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11 votes
Accepted

Have ejective consonants ever arisen on their own?

It is almost true, in the sense that there are nearly no cases of ejectives unambiguously developing and clearly without external influence. There are two good candidates, though: Yapese and Waimoa. ...
user6726's user avatar
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9 votes
Accepted

What is Proto-Semitic *x̣?

One page further (p. 587), Huehnergard gives as one of the changes from Proto-Semitic to Old Babylonian: Common Semitic *ḫ and *x̣ merged to ḫ (Huehnergard 2003):      *ḫamisum > ḫamšum ‘five’; *...
Keelan's user avatar
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6 votes
Accepted

Good audio resources for the ejective consonants

The best reference source is the UCLA phonetics collection, here (you will notice a lot of other interesting sound categories). I have strong reservations about using Wiki exemplars which are not ...
user6726's user avatar
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3 votes

What is Proto-Semitic *x̣?

Today´s consensus is that the emphatic sounds were realized as glottalized (as, e.g., in Akkadian), not as pharyngalized (cf., e.g., Arabic). Therefore, one for a root, no more (in Akkadian, known as ...
Pavel Čech's user avatar
3 votes

Are there languages with contrasting unvoiced aspirated, unaspirated, and ejective stops?

This is quite common. I would argue that that Georgian pattern is almost the same thing as the aspirated-unvoiced-ejective pattern. This variant where the plain stop is voiced occurs frequently in ...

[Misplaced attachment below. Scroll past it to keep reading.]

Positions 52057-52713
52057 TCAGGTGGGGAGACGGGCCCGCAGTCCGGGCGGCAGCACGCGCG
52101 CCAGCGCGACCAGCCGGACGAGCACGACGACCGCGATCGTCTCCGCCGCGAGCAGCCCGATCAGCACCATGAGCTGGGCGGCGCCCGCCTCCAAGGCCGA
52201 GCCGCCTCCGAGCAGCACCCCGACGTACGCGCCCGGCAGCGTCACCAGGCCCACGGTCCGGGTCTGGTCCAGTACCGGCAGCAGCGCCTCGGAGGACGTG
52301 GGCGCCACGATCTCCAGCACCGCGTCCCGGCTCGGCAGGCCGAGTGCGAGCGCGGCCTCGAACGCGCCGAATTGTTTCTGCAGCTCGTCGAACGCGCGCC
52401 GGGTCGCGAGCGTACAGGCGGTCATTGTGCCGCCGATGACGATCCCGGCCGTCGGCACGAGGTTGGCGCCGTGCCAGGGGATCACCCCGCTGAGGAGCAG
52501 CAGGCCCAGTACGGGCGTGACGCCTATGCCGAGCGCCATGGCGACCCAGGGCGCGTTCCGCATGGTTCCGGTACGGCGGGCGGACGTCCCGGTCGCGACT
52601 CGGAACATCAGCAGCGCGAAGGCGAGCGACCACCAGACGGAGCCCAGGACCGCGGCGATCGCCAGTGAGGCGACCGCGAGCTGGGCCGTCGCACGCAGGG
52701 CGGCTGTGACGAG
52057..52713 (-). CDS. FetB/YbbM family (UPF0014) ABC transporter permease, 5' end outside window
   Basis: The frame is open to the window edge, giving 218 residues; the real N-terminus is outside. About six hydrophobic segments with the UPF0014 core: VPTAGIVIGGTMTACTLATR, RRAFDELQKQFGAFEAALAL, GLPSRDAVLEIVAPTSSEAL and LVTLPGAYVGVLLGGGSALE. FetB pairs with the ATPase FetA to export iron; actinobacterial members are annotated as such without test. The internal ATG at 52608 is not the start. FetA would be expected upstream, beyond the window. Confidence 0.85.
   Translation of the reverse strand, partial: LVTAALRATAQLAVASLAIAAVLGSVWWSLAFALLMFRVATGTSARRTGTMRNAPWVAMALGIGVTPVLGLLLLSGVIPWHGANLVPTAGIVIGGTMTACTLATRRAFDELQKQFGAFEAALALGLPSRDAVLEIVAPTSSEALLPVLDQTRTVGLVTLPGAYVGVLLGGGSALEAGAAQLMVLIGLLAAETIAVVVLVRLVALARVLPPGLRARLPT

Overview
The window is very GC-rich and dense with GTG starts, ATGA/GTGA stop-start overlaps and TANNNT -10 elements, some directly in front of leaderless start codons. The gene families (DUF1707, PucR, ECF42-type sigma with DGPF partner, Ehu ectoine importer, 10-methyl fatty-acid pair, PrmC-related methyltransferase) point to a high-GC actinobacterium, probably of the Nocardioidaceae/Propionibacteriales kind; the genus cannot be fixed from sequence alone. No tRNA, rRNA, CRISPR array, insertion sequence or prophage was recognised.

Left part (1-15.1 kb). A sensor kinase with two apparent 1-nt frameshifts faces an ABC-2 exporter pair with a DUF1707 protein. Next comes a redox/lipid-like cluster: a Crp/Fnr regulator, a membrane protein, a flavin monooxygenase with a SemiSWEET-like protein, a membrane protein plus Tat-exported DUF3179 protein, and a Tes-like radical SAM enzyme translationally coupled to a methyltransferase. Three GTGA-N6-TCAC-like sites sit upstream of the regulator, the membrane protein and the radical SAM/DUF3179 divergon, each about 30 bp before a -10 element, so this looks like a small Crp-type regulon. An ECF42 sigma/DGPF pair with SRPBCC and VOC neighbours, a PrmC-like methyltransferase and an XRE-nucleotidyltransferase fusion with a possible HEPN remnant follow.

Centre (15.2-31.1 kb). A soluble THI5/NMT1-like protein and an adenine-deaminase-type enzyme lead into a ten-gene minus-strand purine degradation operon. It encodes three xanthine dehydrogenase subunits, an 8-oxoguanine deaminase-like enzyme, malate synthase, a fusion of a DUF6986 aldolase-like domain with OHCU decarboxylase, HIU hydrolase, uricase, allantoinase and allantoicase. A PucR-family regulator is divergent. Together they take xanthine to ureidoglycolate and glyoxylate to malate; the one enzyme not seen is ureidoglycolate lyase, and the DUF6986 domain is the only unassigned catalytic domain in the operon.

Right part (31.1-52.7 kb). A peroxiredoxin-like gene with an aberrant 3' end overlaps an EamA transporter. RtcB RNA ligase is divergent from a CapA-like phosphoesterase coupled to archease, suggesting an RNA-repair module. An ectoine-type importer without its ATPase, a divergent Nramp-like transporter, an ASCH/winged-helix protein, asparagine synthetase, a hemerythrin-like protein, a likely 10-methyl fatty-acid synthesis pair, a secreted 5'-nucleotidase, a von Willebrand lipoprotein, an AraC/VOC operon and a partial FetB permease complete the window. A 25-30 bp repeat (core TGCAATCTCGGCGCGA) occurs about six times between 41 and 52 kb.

Mr. Nichan's user avatar
3 votes
Accepted

Amharic Emphatics vs Arabic pharyngeals

In fact, the emphatic consonants do not contrast with the pharyngealized consonants, since the latter are a subgroup of the former: In Semitic linguistics, an emphatic consonant is an obstruent ...
Yellow Sky's user avatar
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2 votes

Why are voiced ejectives impossible?

Voicing requires higher subglottal pressure than supraglottal pressure. When the larynx lowers, the supraglottal cavity increases in size and the subglottal cavity decreases, which means that ...
user6726's user avatar
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1 vote

Amharic Emphatics vs Arabic pharyngeals

You would be comprehensible if the rest of your Amharic was mostly "right" (conformed reasonably closely to some dialect). That is, messing with the ejectives doesn't render your speech ...
user6726's user avatar
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